The impact of globalization on employment and wages is currently a significant policy concern. This concern partly relates to the fact that increased globalization has been contemporaneously accompanied by increased inequality in many industrialized and some developing countries. While globalization has several key dimensions, this project will focus on international trade (specifically on the employment impacts faced by firms engaging directly in international trade). It will therefore try to answer how employment volatility compares between firms that directly import and/or export to non-trading firms. A second part of the project will focus on the impact of globalization on the retail sector. More specifically, it aims to develop a methodology for estimating productivity in the retail sector, as there is currently no measure beyond labour productivity.
The analysis exploits a dataset that links (using a firm-level unique taxpayer-identification number) customs transaction-level dataset of imports and exports in Rwanda over the period 2001 to 2014, firm’s reports to the Rwandan payroll authority from 2008 to 2014 (including number of employees and firm total wage bill) and firm’s reports to the tax authority from 2008 to 2013 (including total sales and total value-added). In addition, since employment volatility may be correlated with some other variable that the researcher may not be able to control for, he will instrument it with firm-level exchange rate. Hence, for each firm that imports (exports), a firm-level exchange rate will be constructed based on the firm’s source (destination) countries for its imports (exports) prior to the sample period. The changes in these exchange rates will serve as an instrument for employment volatility in the study. Since this dataset has been collected administratively rather than through a survey, the principal investigator plans to interview importing and exporting firms to develop a complete and correct understanding of the mechanisms found in the quantitative analysis.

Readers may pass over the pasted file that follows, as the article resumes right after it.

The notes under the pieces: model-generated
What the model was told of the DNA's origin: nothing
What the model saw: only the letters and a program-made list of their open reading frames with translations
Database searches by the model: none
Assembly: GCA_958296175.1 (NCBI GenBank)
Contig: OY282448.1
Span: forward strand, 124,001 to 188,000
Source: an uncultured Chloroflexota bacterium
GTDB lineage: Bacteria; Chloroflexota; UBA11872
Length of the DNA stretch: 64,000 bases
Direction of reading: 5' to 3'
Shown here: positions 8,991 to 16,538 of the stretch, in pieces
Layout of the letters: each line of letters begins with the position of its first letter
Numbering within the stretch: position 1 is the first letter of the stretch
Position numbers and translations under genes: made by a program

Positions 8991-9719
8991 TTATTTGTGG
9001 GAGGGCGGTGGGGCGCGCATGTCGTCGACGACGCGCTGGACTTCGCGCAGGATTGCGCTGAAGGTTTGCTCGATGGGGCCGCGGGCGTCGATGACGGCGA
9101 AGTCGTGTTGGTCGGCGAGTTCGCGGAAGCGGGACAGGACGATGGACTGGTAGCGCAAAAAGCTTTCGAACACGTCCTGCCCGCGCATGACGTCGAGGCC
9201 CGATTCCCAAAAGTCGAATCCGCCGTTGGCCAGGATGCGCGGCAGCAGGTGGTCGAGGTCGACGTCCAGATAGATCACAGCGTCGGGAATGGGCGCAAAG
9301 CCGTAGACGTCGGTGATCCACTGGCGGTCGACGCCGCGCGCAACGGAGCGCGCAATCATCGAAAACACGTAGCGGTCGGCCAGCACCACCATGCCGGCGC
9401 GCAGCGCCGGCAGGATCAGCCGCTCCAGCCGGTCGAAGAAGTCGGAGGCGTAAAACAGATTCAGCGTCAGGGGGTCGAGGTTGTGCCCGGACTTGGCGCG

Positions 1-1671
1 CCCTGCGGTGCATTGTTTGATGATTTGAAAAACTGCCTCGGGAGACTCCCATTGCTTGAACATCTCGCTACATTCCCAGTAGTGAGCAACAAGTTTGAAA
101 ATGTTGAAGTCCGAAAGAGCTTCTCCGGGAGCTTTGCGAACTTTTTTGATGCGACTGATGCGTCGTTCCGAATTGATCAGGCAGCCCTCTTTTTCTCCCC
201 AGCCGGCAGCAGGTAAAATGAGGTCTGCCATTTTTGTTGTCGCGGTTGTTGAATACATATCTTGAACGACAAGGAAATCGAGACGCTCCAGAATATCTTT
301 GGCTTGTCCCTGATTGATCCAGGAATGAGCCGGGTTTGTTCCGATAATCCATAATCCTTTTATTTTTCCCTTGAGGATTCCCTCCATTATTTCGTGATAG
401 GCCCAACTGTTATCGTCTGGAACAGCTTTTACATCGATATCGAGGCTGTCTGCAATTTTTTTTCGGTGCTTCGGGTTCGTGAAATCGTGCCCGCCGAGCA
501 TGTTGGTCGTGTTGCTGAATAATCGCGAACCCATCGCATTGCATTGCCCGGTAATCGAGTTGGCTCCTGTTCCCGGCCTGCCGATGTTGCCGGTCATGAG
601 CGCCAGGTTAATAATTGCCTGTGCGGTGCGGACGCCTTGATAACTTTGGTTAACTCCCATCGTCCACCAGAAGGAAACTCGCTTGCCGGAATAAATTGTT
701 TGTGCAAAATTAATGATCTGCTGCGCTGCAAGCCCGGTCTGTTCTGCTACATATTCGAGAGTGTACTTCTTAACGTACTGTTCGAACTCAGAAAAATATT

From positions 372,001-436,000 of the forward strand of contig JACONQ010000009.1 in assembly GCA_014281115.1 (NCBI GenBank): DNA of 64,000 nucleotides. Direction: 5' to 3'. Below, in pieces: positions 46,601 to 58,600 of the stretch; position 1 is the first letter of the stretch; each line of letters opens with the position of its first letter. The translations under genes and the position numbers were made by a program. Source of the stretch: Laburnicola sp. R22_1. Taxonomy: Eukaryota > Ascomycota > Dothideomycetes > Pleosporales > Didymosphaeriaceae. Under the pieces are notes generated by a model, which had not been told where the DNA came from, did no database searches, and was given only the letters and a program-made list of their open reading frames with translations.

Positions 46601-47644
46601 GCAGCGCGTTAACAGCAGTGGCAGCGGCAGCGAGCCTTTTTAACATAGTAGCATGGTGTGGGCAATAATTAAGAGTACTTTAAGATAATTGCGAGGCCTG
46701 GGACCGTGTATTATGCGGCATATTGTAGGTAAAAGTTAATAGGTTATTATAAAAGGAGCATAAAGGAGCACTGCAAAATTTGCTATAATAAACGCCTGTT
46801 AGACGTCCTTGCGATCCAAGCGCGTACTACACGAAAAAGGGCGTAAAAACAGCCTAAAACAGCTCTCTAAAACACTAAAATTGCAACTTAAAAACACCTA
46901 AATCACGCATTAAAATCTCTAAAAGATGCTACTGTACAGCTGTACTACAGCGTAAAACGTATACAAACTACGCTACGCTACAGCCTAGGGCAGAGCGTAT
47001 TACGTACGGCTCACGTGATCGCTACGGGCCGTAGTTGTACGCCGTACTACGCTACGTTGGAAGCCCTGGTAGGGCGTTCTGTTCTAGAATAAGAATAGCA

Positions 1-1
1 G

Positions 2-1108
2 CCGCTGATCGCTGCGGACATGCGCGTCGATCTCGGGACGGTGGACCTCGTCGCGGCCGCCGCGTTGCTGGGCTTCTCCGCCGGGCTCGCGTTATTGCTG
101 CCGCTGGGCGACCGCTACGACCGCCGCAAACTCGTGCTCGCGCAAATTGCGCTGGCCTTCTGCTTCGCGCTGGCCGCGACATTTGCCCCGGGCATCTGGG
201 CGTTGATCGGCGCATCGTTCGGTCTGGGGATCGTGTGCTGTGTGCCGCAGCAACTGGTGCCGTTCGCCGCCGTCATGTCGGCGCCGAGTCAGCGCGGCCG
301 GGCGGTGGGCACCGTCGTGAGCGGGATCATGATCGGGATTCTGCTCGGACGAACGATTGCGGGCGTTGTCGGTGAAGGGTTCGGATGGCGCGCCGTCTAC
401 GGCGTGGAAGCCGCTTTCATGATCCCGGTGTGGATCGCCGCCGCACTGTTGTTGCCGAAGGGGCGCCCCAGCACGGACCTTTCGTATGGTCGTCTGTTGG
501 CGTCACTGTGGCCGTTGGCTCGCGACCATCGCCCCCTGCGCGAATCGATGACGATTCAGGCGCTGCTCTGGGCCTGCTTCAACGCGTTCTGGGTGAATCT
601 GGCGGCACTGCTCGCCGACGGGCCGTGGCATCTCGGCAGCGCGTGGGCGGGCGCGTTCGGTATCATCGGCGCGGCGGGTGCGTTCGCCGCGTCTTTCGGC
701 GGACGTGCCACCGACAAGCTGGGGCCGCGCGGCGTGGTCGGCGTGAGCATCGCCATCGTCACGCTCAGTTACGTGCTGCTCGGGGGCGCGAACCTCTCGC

The strongest concerns regarding globalization relate to wage and employment concerns, particularly for lower-income, or lower-skilled segments of the population, both in industrialized developing countries, since higher-skilled, higher-wage individuals have been found empirically to benefit after globalization. Therefore, this research will contribute to the understanding of the relationship between globalization - through international trade - and employment volatility, which is key for policymakers coping with globalization’s impact on welfare.